[The F.A.A.] maintains that [requiring all passengers to be restrained in a second seat] would require families — now accustomed to children under 2 years old flying free if they sit in a parent’s lap — to pay for the extra seat. That cost, the F.A.A. surmises, would cause some families to revert to car travel, which is less safe. “Consequently,” states the agency in its latest response to the safety board, “entire families would be subject to far higher fatality rates, which would produce a net increase in overall transportation fatalities.”
posted by nicebookrack at 12:42 PM on February 23, 2011

Response by poster: I don't think I can do one of those small, lightweight strollers -- she isn't able to sit on her own yet. I've got one that fits the car seat but the whole getup is cumbersome and I'm not sure I could collapse the stroller while going through security and deal with the seat, etc. I'm looking at strollers right now and not seeing one that works... is there a model I'm missing?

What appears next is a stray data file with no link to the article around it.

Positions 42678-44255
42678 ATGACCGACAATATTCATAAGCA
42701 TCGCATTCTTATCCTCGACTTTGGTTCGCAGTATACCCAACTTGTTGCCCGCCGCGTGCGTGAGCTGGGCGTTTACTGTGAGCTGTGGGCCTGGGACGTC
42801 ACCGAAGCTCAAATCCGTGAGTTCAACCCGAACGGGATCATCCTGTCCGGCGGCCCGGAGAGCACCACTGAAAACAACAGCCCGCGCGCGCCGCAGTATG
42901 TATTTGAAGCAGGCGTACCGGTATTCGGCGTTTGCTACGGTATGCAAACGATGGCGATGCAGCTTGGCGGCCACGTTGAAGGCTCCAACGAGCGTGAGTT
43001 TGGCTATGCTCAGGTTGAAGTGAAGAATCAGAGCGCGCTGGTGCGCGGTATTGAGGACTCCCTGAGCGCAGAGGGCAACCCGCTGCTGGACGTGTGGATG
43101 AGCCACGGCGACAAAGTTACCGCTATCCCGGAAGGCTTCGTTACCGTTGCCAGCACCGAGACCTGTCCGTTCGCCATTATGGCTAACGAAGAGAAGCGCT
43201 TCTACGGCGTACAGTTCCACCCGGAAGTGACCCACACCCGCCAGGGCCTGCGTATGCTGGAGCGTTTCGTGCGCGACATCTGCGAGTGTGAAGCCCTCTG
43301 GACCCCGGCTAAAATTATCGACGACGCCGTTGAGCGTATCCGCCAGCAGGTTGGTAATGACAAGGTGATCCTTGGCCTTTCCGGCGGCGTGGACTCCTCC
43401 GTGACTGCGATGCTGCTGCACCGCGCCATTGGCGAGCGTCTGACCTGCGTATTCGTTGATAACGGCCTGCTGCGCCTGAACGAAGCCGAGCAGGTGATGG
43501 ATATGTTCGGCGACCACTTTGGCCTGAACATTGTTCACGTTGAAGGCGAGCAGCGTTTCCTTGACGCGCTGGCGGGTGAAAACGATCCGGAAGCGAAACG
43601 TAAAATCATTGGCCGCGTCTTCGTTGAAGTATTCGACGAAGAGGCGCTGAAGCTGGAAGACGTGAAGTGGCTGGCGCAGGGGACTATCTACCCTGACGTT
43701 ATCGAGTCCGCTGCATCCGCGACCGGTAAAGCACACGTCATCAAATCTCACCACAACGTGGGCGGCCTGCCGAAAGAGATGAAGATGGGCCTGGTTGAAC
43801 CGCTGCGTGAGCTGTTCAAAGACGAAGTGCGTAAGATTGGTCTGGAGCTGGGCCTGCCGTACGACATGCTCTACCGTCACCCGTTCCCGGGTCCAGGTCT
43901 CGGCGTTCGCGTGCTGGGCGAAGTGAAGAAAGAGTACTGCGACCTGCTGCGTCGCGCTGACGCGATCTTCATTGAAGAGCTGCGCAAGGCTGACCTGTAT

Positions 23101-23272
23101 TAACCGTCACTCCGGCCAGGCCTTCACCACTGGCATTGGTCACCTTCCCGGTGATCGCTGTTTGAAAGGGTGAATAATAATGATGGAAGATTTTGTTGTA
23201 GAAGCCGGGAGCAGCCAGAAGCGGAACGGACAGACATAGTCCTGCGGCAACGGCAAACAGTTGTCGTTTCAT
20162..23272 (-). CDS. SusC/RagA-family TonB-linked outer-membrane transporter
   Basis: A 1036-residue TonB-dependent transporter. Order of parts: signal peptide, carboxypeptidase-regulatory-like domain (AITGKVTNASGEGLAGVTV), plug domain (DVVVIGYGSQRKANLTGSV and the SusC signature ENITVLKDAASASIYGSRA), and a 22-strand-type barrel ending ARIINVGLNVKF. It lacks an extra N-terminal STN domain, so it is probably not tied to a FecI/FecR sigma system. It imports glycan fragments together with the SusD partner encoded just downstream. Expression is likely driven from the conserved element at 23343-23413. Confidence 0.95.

The grandmas have been regaling me with stories of traveling alone with an infant... those were the days, when TSA wasn't giving out full body scans, when planes weren't overloaded, when you didn't have to arrive two hours before departure and end up hanging out on the jetway for hours...
posted by amanda at 1:04 PM on February 23, 2011

I flew with my son when he was 3 months old. I don't know what brand it was, but I used a front carrier (this one was the kind where the baby could face in or out) that sat higher on my chest. Going to the bathroom was not an issue because the baby was so high that he was hardly in the way at all. The flight attendants did make me take him out of the carrier during take off and landings, they said it was unsafe. YMMV.

I didn't worry about feeding him during take offs or landings, he was a pacifier kid and that seemed to do the trick.

Practice changing diapers on your lap. Being able to just spread the waterproof mat on my lap and change the baby has saved me more than once. That's how I did it on the plane in the bathroom. No need to worry about putting Baby on anything unsanitary.